Dōst Moḥammad Family


This photograph of the family of Dōst Moḥammad Khān (1793–1863) is from an album of rare historical photographs depicting people and places associated with the Second Anglo-Afghan War. Dōst Moḥammad was the predominant Afghan political figure of the mid-19th century. He brought the Barakzai Dynasty to power and ruled Afghanistan, at various times, for more than 30 years, gradually extending his rule from Kabul to the entire country. He is seated slightly to the right of center in this photograph. To Dōst Moḥammad’s right, the first figure in a white chapan (overcoat) is his son and successor, Sher ʻAlī Khān (1825–79), who ruled Afghanistan from 1863 to 1879. Abd al-Raḥmān Khān (circa 1844–1901), the grandson of Dōst Mohammad and future “Iron Amir” of Afghanistan, is on Dōst Moḥammad’s far left. The Second Anglo-Afghan War began in November 1878 when Great Britain, fearful of what it saw as growing Russian influence in Afghanistan, invaded the country from British India. The first phase of the war ended in May 1879 with the Treaty of Gandamak, which permitted the Afghans to maintain internal sovereignty but forced them to cede control over their foreign policy to the British. Fighting resumed in September 1879, after an anti-British uprising in Kabul, and finally concluded in September 1880 with the decisive Battle of Kandahar. The album includes portraits of British and Afghan leaders and military personnel, portraits of ordinary Afghan people, and depictions of British military camps and activities, structures, landscapes, and cities and towns. The sites shown are all located within the borders of present-day Afghanistan or Pakistan (a part of British India at the time). About a third of the photographs were taken by John Burke (circa 1843–1900), another third by Sir Benjamin Simpson (1831–1923), and the remainder by several other photographers. Some of the photographs are unattributed. The album possibly was compiled by a member of the British Indian government, but this has not been confirmed. How it came to the Library of Congress is not known.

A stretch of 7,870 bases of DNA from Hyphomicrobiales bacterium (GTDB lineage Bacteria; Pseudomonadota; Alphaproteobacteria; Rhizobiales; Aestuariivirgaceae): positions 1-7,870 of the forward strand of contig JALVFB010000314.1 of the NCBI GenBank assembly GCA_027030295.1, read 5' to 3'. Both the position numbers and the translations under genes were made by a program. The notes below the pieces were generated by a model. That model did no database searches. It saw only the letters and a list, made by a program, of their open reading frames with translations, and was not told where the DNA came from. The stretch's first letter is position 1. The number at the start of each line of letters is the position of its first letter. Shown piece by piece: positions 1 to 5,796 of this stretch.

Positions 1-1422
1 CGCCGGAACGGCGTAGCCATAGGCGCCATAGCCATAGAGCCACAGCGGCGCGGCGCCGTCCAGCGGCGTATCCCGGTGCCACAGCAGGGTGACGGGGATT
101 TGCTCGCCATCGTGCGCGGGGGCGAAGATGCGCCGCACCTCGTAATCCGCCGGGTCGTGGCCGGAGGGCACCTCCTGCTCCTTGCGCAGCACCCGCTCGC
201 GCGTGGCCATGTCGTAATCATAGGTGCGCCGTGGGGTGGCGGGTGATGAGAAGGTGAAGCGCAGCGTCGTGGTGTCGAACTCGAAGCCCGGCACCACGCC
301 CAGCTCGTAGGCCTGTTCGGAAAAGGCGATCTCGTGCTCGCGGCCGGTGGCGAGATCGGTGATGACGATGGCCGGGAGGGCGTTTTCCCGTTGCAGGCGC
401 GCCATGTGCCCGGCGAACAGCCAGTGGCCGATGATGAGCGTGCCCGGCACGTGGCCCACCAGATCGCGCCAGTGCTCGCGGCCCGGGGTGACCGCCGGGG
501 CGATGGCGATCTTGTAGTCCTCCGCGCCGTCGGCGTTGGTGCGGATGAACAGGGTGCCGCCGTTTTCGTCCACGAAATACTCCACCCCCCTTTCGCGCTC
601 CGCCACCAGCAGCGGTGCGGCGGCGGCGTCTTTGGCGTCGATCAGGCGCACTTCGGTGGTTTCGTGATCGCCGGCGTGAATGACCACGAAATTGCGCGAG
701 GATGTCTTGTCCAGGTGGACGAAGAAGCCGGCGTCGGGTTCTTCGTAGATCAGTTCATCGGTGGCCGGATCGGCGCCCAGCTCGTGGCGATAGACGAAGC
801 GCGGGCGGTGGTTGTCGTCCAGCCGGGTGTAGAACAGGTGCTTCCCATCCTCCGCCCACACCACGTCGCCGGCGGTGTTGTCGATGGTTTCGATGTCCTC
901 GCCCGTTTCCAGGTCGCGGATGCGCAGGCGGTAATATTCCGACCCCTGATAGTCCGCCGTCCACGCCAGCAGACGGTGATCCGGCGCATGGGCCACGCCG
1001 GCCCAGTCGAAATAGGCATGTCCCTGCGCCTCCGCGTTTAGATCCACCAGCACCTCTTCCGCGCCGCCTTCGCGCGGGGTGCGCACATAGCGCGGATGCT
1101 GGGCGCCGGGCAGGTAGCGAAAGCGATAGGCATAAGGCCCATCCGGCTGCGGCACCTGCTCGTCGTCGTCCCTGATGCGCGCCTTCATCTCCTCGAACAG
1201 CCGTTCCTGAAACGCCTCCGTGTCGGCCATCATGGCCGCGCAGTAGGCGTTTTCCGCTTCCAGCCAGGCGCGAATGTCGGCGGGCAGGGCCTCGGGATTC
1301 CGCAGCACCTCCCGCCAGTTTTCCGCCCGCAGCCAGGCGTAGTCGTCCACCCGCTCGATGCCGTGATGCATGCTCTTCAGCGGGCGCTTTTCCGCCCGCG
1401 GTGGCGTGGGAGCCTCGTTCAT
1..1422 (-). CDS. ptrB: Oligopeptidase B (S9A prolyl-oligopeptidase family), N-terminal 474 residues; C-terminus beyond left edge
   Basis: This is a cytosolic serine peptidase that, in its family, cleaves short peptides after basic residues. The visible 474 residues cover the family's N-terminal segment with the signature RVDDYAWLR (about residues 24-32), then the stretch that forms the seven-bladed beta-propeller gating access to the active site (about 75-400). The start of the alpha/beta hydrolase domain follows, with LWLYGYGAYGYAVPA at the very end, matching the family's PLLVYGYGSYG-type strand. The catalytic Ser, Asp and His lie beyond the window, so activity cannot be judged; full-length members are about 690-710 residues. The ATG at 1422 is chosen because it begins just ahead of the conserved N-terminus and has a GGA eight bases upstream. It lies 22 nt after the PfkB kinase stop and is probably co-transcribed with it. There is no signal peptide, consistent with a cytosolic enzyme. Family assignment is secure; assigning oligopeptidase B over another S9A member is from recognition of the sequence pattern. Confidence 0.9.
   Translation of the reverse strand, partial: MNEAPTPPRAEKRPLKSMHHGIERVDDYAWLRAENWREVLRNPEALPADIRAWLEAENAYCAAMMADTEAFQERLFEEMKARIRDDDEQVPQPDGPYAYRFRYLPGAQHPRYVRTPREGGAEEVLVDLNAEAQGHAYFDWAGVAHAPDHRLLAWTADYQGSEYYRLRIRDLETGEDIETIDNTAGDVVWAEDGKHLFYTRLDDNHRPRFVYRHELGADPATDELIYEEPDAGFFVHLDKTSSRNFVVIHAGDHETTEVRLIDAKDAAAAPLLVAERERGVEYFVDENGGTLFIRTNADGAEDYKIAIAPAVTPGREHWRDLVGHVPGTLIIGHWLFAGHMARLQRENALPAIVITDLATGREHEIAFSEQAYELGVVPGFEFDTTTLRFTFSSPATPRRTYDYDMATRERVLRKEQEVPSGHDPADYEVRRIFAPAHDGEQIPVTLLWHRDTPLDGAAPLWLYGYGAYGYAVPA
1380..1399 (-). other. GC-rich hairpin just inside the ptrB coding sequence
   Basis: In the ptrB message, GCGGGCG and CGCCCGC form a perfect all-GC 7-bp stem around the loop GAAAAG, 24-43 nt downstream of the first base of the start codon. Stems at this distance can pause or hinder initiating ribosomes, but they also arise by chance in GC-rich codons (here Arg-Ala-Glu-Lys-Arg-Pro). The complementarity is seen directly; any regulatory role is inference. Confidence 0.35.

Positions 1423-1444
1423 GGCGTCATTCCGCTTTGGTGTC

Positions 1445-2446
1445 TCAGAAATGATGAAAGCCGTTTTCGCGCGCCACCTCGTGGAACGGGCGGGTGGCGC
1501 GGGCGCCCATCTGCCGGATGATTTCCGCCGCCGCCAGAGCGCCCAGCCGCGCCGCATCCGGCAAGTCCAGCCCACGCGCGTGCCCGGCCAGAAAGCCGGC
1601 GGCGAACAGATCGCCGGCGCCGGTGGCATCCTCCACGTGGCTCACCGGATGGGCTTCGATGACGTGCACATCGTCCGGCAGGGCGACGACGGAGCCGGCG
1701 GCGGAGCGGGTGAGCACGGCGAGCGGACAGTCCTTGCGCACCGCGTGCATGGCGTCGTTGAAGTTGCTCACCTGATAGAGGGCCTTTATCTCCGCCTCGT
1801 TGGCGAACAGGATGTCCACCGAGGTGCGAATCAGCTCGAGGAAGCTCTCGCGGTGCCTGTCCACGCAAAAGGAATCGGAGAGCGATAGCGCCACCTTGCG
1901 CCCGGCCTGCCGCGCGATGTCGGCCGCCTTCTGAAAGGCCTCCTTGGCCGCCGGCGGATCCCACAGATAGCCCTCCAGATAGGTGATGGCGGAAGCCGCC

Last updated: September 30, 2016